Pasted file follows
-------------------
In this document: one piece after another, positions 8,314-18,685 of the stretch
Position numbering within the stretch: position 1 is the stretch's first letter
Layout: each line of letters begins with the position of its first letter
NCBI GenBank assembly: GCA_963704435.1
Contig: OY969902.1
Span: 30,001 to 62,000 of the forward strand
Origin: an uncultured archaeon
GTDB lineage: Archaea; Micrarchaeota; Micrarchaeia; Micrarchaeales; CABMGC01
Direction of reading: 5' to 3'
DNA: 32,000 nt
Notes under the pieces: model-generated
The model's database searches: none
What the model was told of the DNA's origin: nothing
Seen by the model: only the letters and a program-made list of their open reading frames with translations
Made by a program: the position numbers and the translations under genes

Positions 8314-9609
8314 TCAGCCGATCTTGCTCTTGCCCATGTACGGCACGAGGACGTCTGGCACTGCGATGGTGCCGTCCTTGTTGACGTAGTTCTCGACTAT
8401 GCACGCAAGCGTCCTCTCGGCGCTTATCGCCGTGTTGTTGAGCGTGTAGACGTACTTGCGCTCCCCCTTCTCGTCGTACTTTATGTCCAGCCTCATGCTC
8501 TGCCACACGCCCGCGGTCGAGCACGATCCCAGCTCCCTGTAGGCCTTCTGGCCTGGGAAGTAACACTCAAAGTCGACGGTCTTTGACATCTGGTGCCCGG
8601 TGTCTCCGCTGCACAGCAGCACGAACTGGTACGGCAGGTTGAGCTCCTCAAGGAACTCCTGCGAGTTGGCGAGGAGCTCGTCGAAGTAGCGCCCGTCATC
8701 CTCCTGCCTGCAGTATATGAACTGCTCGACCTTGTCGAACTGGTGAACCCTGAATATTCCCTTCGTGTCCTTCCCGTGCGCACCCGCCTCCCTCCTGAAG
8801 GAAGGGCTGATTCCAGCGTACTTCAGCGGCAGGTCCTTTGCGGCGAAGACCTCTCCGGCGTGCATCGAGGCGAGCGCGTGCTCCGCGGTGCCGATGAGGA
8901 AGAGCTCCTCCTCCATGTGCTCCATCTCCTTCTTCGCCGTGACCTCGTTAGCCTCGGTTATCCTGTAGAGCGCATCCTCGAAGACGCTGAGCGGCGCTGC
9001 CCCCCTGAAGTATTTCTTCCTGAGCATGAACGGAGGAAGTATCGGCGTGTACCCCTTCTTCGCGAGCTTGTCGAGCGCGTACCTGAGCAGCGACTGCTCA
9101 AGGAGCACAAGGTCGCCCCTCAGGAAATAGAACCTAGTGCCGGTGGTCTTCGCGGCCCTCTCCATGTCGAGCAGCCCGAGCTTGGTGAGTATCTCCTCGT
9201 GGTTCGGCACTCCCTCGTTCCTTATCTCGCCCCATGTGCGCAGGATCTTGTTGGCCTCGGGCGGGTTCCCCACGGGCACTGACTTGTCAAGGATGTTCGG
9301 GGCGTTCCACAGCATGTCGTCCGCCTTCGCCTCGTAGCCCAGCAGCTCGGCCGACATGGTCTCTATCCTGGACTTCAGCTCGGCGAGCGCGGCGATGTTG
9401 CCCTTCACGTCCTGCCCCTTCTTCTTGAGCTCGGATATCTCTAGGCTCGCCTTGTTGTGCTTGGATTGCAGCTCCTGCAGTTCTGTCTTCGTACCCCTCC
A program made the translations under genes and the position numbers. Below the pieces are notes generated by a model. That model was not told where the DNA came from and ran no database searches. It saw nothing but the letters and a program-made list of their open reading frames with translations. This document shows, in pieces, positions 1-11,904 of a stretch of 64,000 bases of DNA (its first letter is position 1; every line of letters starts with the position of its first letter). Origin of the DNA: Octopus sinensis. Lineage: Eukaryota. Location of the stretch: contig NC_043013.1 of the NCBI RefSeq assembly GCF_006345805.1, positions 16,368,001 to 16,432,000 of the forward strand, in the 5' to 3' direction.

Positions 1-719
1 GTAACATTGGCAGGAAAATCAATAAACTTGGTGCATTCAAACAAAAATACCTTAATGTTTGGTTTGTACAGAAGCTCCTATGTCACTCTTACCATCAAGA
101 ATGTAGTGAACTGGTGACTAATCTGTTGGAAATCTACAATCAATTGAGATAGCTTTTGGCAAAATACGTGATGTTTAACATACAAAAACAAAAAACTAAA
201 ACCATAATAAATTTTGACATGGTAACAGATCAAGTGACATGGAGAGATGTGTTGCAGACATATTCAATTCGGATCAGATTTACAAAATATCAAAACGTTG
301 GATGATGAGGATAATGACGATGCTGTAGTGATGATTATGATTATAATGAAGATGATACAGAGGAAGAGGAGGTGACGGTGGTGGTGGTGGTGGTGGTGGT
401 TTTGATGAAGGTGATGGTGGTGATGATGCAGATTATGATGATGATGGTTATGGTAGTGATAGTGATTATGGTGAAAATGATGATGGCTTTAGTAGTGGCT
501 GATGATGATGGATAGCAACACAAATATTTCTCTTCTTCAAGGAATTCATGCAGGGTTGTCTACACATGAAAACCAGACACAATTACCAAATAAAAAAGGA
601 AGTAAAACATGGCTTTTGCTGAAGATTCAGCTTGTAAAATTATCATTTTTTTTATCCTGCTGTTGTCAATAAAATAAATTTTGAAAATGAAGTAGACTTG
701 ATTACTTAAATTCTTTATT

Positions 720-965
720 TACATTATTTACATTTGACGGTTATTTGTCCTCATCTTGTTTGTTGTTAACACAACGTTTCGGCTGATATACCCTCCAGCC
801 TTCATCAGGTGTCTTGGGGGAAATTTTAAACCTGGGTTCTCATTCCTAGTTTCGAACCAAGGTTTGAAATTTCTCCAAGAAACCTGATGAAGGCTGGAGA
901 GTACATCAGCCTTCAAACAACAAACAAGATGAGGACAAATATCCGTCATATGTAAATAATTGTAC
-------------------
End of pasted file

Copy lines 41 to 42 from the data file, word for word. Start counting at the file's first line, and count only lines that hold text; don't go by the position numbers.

801 TTCATCAGGTGTCTTGGGGGAAATTTTAAACCTGGGTTCTCATTCCTAGTTTCGAACCAAGGTTTGAAATTTCTCCAAGAAACCTGATGAAGGCTGGAGA
901 GTACATCAGCCTTCAAACAACAAACAAGATGAGGACAAATATCCGTCATATGTAAATAATTGTAC